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Knowing me and knowing you - the lie that we’ve been living for the past forty years

By David Price

Even the most ardent fan of the European Union must surely admit that Britain has had a troubled relationship with it. In Germany and France, where people are more signed up to 'the project', they constantly complain of always having to make exceptions for the British. For passionate EU advocates, we have always been the nail sitting proud that had to be hammered down.

Therein lies the problem. David Cameron recently confessed that British people simply didn't “get” the EU. “They saw the EU flag,” he said, “and they didn't like it”. “They saw the European Parliament and thought, what’s the point as we have our own?” As the man who secretly confided to Angela Merkel a year or so ago that his aim was to “permanently dock Britain to the European Union”, that's quite some admission.

 

There's no denying however, that our political class thought differently. Most MPs, either by accident or design, have regarded Britain’s EU membership as an unalloyed Good Thing. Many have been opportunists, aware that to ascend the greasy pole they’ve had to be pro EU. At the same time, they have been fully cognisant of the fact that to actually get elected, they must feign Euroscepticism to their voters. Anything that goes wrong in the UK has been blamed on Mr Juncker, while they have secretly been dreaming of becoming a British European Commissioner in fifteen years’ time. This is the lie that we’ve been living for the past forty years.

So many things that we Brits don't like about Europe - the red tape, the lack of democratic accountability, the profligacy - are simply indefensible. Yet politicians have made a career of defending precisely this. For over four decades, we glossed over the fact that our proud island nation had effectively given away its native fishing industry. We forgot that our agriculture sector was now run for the convenience of French farmers – who dump burning tyres on the Champs-Élysées at the drop of a hat, lest the EU fail to keep them in the style to which they’re accustomed. More recently, the spectre of mass uncontrolled immigration – which has suited large companies seeking to cut labour costs – has angered working people on a mass scale. The sight of David Cameron having nothing to say on this subject for two general elections was telling, but come the EU referendum he had nowhere to hide…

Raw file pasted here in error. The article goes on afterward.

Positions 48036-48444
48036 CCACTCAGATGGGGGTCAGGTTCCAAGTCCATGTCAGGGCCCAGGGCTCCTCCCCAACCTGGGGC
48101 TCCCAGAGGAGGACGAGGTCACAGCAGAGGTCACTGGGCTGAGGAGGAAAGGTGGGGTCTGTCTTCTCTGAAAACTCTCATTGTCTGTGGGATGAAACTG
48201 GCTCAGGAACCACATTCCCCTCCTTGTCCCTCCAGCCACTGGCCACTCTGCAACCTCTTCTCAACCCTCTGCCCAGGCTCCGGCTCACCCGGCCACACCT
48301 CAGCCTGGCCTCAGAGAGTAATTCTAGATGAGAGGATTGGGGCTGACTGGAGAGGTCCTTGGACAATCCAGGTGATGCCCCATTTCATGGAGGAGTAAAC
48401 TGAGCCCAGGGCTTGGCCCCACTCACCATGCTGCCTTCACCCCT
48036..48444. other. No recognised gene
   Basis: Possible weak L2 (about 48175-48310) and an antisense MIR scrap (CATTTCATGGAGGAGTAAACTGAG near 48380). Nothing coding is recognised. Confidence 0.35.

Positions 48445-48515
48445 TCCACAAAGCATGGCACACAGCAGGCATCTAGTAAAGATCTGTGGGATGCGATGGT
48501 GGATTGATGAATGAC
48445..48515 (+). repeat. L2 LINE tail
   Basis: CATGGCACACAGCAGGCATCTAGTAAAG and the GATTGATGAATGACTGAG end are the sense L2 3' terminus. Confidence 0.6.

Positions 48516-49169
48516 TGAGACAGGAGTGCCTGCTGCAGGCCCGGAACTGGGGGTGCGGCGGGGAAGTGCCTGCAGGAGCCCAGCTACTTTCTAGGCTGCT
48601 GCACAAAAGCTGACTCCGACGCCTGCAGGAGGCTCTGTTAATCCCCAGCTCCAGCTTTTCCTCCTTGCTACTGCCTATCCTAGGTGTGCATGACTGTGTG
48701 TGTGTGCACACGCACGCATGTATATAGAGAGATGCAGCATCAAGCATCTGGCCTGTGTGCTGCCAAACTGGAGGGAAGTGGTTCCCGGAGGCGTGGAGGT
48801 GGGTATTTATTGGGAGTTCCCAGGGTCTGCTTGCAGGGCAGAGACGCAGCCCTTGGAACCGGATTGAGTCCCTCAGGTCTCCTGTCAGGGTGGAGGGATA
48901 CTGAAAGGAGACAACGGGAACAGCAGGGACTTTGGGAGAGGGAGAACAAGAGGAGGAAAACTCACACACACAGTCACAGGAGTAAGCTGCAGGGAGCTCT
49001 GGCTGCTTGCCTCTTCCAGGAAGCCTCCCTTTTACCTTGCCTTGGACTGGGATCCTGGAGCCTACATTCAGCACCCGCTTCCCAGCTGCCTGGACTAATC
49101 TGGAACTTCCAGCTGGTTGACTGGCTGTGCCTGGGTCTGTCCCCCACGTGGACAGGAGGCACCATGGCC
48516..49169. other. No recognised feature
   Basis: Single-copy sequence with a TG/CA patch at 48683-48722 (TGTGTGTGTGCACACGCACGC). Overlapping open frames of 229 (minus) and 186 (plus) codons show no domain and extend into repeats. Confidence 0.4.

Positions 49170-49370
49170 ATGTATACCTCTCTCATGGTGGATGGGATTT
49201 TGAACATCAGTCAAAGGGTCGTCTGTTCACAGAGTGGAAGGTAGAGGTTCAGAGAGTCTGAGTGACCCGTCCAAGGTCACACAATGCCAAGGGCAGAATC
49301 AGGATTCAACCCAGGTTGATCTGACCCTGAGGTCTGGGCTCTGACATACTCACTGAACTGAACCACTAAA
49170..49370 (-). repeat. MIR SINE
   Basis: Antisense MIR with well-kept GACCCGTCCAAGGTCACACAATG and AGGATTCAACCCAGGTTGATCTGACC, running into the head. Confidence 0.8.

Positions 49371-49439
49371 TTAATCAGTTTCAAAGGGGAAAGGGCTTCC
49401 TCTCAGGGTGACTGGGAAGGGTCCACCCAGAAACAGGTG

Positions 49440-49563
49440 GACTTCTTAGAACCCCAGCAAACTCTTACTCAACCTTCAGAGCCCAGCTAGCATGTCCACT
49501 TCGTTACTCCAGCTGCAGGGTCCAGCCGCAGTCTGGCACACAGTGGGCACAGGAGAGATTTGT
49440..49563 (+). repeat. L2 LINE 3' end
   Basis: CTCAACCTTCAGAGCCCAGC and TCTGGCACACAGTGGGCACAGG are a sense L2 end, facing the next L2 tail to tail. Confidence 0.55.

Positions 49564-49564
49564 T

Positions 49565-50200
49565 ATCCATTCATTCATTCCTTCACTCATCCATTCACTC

The triggering of Article 50 has unblocked the artery, and stopped this terrible sclerosis. Finally, we have reached the "knowing me, knowing you" moment – we just had to face it this time, we're through. Few on the Leave side were anything like the caricature that the Remainers had of us. We’re not jackbooted, goose-stepping Nazis desperate to expel foreigners; rather we want most European Union law to be taken onto our statute books. Although a great many workers rights were given to us by our own Parliament before 1973, we still want the extra rights the EU bequeathed us. The point is, we want to be able to hire and fire the people who make the laws we have to live by, going forward.

 

This phoney war is nearly over. With the exception of the political equivalent of a few Japanese soldiers in the Burma jungle still thinking there's a war on – Messrs, Blair, Major, Heseltine, Faron and Clegg – we’re finally moving into that brave new world. Beyond Brussels, global Britain beckons. Travel beyond the crisis-stricken EU and you'll see the Asia-Pacific region growing rapidly, with many of its countries having an extremely high regard for British brands – just look at the ascent of Jaguar Land Rover and Burberry in China. China's economic growth accounted for one third of the whole world’s last year, and it’s into this real reality that the United Kingdom – per capita one of the greatest trading nations on earth – must move.


A generation from now, all this bickering over our place in the Single Market will seem like bald men arguing over a comb. For the past decade or so, Britain has become a low wage, low productivity, low skill economy selling into a stagnant EU. Now we have the chance to sell our premium, value-added luxury goods to new markets hungry for them, and happy to pay. In the right place at the right time, we must seize this opportunity. Whether you're glad it's all over, or missing the EU already, it is now time to move on. Brexiteers should not look back in anger, and Remainers should realise that there's more to being European than being governed by Brussels. Now that all is said and done, a great new future beckons.

Labour Leave shares a number of viewpoints from external commentators, both Leave and Remain, without necessarily endorsing any of the viewpoints therein.


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